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My bike's chain broke, so I have to replace it now. The question is - how can I tell what size chain do I need to buy so it fits the bike? It's a 5 gear internal-hub bike.

  • You mean "length" not size. Do consider using the site's search functionality before firing off questions. Also, do read the Tour in the Help menu to get a better idea of how stackexchange works - y.ou don't have the badge for reading the tour, so we know you haven't. – Criggie Apr 14 '16 at 0:17
  • @Criggie - Length isn't very critical, since virtually all chains come with extra links. It's basically the width of the chain that is the issue. – Daniel R Hicks Apr 14 '16 at 1:33
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Modern chains all have 1/2" pitch (distance between rollers), but there are several different widths. 1/8" is common for single speed and internal gear hubs, while 3/32" (and narrower in the case of are common for derailleur-based bicycles) though many single speed/internal gear hubs use a 3/32" chain (this depends on which cog+chainring combo is used).

You should check the cog+chainring for a marking of 1/8" or 3/32", and if it has one or the other, pick up a single speed or 8 speed chain respectively. Alternatively, take your old chain and a pair of calipers and measure the inside width between the plates of the chain and see what it comes out to. If theres a quick link in the chain, you can also note that 1/8" quick links have both pins on one plate whereas 3/32" chains have one pin on each plate.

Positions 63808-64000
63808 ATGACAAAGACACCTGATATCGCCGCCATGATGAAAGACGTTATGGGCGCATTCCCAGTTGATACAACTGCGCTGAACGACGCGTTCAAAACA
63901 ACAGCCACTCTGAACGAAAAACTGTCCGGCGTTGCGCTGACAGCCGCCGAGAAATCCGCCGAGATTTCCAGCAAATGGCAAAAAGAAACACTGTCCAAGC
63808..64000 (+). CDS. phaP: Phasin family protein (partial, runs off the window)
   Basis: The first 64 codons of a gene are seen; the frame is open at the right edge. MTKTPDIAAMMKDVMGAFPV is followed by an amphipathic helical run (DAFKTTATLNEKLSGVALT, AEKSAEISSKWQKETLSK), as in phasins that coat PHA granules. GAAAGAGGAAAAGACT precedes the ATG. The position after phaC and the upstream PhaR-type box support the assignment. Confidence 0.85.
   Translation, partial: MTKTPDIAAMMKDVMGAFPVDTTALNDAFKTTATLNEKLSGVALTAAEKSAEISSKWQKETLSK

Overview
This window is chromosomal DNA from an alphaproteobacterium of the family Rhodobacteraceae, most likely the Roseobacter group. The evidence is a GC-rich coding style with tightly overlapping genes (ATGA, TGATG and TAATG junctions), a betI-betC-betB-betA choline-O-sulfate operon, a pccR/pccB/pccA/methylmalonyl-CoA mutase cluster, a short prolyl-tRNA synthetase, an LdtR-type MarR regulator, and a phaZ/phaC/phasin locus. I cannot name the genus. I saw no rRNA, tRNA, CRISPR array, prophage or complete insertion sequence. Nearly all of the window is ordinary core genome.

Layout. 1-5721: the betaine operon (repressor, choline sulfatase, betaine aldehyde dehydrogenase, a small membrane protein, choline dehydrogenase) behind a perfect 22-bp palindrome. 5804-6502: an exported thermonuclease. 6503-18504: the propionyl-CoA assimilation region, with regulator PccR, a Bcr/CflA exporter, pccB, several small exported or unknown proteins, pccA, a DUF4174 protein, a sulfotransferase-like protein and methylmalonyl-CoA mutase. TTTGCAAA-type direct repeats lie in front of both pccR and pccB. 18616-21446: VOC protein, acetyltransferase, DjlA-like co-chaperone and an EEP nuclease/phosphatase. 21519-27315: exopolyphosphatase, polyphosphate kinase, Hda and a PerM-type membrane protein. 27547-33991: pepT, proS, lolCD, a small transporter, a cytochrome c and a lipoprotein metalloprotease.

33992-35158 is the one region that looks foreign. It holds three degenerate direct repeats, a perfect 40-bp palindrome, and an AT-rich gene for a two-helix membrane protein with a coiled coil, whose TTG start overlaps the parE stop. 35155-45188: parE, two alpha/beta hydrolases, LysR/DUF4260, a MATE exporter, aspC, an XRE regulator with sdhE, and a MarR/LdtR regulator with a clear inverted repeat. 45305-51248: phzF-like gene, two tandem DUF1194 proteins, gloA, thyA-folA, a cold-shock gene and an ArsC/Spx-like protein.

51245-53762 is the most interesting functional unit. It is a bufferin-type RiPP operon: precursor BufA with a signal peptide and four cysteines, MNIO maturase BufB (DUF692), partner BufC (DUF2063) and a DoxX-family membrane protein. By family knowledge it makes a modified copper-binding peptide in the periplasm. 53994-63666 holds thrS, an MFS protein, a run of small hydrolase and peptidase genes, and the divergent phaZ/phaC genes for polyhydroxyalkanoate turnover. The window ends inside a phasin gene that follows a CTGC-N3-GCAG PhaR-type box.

If you take your chain to your local bike shop, they'll be able to sort you out quite quickly. Note not all chain tools can break 1/8" chains.

Once you've acquired the appropriate chain, you simply need to find the length of it, which will depend on if you're using a chain tensioning pulley or horizontal dropouts (the chain shouldn't be too loose or too tight, but the dropout gives you some wiggle room for length with this). You can also do this by just comparing number of links with your old chain as well.

  • Yes, when matching old chain length to new it's important to count links, not simply measure overall length. The old chain will have "stretched" at least one full link in length, probably. – Daniel R Hicks Apr 14 '16 at 1:34
  • How does this improve on the answers to the duplicate question? – Móż Apr 14 '16 at 2:05
  • @BlamBlamBlam - Unlike the alleged duplicate, my answer is correct. For example, none of the answers explicitly note that 1/8" and 3/32" cogs are common on single speed/IGH hubs. There is no note on the differences in master links to help identify chain width in those answers either. – Batman Apr 14 '16 at 2:21
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    alleged? It seems like the same question, which means you should answer the original so that this can be deleted as a dupe. – Móż Apr 14 '16 at 3:50

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